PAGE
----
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Posts Tagged ‘life-work balance’

Have read a few interesting articles lately that were passed on by my science buddies.

First is how to be a productive procrastinator, via Lisa. I think i have a lot of potential for using this technique, as i find myself being incredibly productive while i avoid working on my thesis.

Second, via Melanie, is about surviving the rat race that is tenure track… by not racing. Some very good advice in there. I have been pretty good in grad school about not subscribing to the whole “good graduate students work 80 hours a week” insanity or the list of things i must accomplish to succeed, like networking (i hate networking) or attending as many conferences as possible, or publishing x number of papers. It may all come back to bite me in the butt later if i ever try to get a tenure track position, but whatevs, i’m having fun now.

And a third linked to by the above article about life-work balance in academia. Now, this one is interesting too, and brings up good points about how weird it is to expect ourselves and our colleagues to work so goddamn hard that we have to give up most other aspects of our lives. The emphasis here, as it is in many articles written about life-work balance, is on splitting oneself between career and family and how we women can’t have it all if these crazy career expectations continue.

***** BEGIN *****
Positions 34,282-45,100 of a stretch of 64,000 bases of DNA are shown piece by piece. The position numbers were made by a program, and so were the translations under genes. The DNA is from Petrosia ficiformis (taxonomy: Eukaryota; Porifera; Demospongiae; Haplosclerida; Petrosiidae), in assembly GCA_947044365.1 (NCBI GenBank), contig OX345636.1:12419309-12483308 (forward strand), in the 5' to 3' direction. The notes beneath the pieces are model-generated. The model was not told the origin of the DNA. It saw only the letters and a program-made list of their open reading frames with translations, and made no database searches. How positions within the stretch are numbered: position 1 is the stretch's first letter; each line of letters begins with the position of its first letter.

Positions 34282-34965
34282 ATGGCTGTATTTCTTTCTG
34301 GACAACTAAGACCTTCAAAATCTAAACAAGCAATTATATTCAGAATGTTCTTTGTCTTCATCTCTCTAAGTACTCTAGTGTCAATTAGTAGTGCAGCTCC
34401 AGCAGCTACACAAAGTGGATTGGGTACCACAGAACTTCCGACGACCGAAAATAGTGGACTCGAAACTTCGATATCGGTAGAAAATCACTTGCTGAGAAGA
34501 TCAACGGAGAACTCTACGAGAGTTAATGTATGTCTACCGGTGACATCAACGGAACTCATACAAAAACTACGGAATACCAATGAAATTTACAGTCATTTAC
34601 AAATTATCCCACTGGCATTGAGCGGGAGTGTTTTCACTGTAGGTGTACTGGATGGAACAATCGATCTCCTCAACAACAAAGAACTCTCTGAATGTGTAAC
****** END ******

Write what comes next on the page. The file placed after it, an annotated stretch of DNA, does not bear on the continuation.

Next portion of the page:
All fine and good, but i am bothered that in the discussion of life-work balance, life = children. Life does not equal children. It’s unfair that, in our consciousness, life = children for women and thus women have to choose between a career or raising children (or be mediocre at both), yet not many people feel that men have a similar choice to make. For men, life = life apparently, and more work means fewer adventures with friends, wooden canoe building, and brewing beer. In fact, life = life for everyone, and anyone can choose to make their life revolve around kids. Parents bemoan that they can’t possibly work the same hours that their childless colleagues work if they are to be good parents. Why the hell aren’t people without kids complaining that they have to work insane hours and they don’t have time to play city league softball or volunteer at the animal shelter or write a novel? It’s all crazy- the hours and hours of work for shit-tastic pay (shouldn’t forget here that science grad students get paid to go to school; not all disciplines are so fortunate), the stress of trying to be known by lead scientists in your field, the race to publish papers to beef up your CV… Forget the damn kids, our whole lives are suffering because we’re trying so hard! My dog is bored, my garden is neglected, I barely see my friends, and I’m getting skinny-fat for chrissake!

Ahem. So. Life-work balance. What i aim for is to do what i want. Maybe what you want is to spend time with your kids. What i want is to spend time with my husband (yeah, we got married, whut!), make sure my dog is happy, grow beautiful veggies, pickle and jam everything in sight, get off my ass, chat with my buddies, see my family, go on adventures. That’s what i’m going to try my best to do.

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